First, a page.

Specimen of the Week 306: The Bilby Skull
By Jack Ashby, on 1 September 2017
Australia is widely considered to be the extinction capital of the world. In the 230 years since European invasion, 29 of its 315 native land mammals have been driven to extinction, and by far the majority of those that do currently survive have suffered significant (and in many cases almost total) declines – they are now only found in a fraction of their former habitats.
This is all very depressing, but as I write this I am undertaking fieldwork in a remote area of central South Australia, volunteering for an organisation who are trying to make things better. This week’s Specimen of the Week is one of the species they protect.
**The Greater Bilby**
Bilbies are extraordinary (and extraordinary-looking) marsupials that do a lot of digging. They dig burrows to shelter, which can reach 3m long and are often spiral-shaped. They also dig to find food – roots, tubers, arthropods and small vertebrates, which they can locate by sound and smell up to a metre through soil. They are famous for their long pointy noses and long ears, which presumably helps with their hunting, but those ears are also adaptations for shedding heat, as they live in some very hot parts of Australia. Their scientific name Macrotis lagotis mentions their ears twice: it means “big ear hare ear”.
Cats and Catastrophe
Greater bilbies are the only surviving member of their family (the Thylacomyidae, which translates as “pouched mice”, though at 1-2.5kg in weight, they are much bigger than mice), and they are closely related to the bandicoot family. Until the 1960s, there was a second member of the family – the lesser bilby, but it is one of the many victims of the feral cats and red foxes which were catastrophically introduced to Australia by European settlers. Predation by these efficient hunters is the chief reason behind the country’s horrific extinction record, and the continued decline of its wildlife today. Incidentally the name “bilby” comes from the Indigenous Gamilaraay language, which is itself extinct.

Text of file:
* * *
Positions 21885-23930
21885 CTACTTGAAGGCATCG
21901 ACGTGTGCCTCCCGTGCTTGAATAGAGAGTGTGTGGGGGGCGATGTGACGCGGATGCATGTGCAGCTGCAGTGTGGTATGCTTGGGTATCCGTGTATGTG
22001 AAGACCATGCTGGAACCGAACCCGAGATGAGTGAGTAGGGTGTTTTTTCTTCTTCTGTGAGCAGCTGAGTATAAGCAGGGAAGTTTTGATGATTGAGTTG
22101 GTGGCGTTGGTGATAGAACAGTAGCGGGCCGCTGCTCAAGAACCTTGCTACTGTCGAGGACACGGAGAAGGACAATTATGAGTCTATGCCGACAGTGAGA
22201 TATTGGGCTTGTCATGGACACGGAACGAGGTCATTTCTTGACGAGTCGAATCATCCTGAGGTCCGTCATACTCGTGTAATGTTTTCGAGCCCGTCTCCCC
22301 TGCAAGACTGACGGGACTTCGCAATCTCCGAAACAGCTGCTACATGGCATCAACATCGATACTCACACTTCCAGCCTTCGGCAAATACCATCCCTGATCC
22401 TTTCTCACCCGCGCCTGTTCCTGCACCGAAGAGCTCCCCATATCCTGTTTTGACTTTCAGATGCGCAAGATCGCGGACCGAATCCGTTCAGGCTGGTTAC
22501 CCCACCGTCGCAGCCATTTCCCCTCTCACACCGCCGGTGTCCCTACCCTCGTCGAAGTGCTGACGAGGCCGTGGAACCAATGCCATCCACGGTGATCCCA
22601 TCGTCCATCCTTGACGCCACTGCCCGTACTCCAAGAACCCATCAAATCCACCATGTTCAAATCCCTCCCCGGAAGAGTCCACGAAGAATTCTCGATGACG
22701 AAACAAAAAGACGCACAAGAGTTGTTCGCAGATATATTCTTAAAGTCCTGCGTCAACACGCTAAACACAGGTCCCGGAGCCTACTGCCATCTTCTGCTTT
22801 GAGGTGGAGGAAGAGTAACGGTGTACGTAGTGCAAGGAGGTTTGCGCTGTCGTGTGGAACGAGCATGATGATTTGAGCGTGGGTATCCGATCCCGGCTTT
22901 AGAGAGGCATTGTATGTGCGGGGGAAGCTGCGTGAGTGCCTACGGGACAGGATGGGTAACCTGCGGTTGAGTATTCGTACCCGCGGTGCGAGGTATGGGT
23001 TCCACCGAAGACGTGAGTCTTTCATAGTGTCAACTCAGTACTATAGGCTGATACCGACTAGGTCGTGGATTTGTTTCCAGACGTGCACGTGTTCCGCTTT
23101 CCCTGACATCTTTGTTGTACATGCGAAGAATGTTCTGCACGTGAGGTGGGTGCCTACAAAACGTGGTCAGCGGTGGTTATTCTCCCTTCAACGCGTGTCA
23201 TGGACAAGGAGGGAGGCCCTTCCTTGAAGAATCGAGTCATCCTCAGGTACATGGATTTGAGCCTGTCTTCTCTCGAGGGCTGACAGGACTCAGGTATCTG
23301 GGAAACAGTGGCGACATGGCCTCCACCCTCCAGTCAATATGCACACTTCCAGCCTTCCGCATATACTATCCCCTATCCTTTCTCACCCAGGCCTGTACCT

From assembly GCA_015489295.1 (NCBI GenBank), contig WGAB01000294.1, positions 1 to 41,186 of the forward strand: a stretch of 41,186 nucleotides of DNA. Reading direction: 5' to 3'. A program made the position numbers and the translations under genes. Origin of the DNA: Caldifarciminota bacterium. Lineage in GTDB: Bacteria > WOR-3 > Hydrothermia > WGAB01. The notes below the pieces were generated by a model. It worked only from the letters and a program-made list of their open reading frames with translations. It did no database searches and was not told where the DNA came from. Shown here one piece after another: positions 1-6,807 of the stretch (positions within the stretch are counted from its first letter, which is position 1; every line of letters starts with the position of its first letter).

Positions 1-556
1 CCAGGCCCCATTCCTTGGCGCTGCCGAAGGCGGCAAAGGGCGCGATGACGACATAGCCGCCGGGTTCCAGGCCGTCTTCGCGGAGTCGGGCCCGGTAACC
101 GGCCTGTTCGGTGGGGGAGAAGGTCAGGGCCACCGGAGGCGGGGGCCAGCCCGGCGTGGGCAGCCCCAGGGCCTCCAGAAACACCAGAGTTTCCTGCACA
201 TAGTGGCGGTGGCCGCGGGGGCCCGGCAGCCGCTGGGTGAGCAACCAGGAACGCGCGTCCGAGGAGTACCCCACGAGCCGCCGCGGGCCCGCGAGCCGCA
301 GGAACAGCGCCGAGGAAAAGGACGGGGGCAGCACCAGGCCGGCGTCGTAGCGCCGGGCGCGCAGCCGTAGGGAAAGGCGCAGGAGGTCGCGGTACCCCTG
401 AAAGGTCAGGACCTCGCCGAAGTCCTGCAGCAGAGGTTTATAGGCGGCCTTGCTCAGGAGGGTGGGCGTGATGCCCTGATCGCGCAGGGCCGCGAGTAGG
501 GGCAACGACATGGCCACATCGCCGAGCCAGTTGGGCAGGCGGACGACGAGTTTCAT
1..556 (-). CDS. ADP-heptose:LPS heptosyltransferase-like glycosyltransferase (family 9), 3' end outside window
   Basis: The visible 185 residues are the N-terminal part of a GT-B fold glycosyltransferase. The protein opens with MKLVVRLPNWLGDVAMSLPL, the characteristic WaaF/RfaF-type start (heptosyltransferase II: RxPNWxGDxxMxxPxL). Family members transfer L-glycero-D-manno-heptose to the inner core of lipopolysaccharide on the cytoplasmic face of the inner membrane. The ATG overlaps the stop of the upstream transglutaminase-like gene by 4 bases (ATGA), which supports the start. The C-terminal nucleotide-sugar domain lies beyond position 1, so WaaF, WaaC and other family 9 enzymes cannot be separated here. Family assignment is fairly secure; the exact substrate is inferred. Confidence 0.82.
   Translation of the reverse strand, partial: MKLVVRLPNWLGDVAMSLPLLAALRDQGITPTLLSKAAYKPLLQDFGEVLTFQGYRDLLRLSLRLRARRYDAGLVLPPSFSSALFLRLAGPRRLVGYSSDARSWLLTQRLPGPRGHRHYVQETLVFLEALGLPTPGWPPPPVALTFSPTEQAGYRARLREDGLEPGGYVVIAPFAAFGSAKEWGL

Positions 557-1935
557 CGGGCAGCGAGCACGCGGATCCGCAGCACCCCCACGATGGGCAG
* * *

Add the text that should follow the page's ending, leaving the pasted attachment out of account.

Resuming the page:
A species in decline
Somehow greater bilbies have not yet been eaten into oblivion by invasive cats and foxes, but they are in serious trouble. Before Europeans arrived their range extended over 70% of Australia (which is a very big place), but they have since been reduced to about a fifth of their former distribution, and numbers are declining.
Finding ways to reduce the impact of cats and foxes on bilbies and many other native Australian species is the only hope that they will survive, and that is a key goal of Arid Recovery, where I am now. They have fenced an area of Australian desert measuring 123 square kilometres, and removed all the foxes, cats and rabbits (and designed a fence that will stop them getting back in). They then reintroduced four species that had become extinct in the region because of introduced predators – bilbies, burrowing bettongs, greater stick-nest rats and western barred bandicoots. Of these, bilbies were the only one that survived anywhere on mainland Australia. The other three had been completely wiped out from everywhere but a couple of islands offshore.
This reserve now houses as much as 10% of the global population of bilbies (and similarly significant proportions of the other three species). It seems that in the absence of cats and foxes, the species can thrive. The trouble is that removing the predators from a county the size of Australia is unlikely to be achievable – the cat population is conservatively estimated to fluctuate between 2.1 and 6.3 million. One piece of research that Arid Recovery are undertaking is whether they can train bilbies to be more wary of cats, in the hope that this could increase their chances of surviving outside of fenced reserves. In fact, I spent this morning tracking down and catching a cat involved in this study to replace its radio collar.
Burbidge, A.A. & Woinarski, J. 2016. Macrotis lagotis. The IUCN Red List of Threatened Species 2016: e.T12650A21967189. http://dx.doi.org/10.2305/IUCN.UK.2016-2.RLTS.T12650A21967189.en. Downloaded on 17 August 2017.
Jack Ashby is Manager of the Grant Museum of Zoology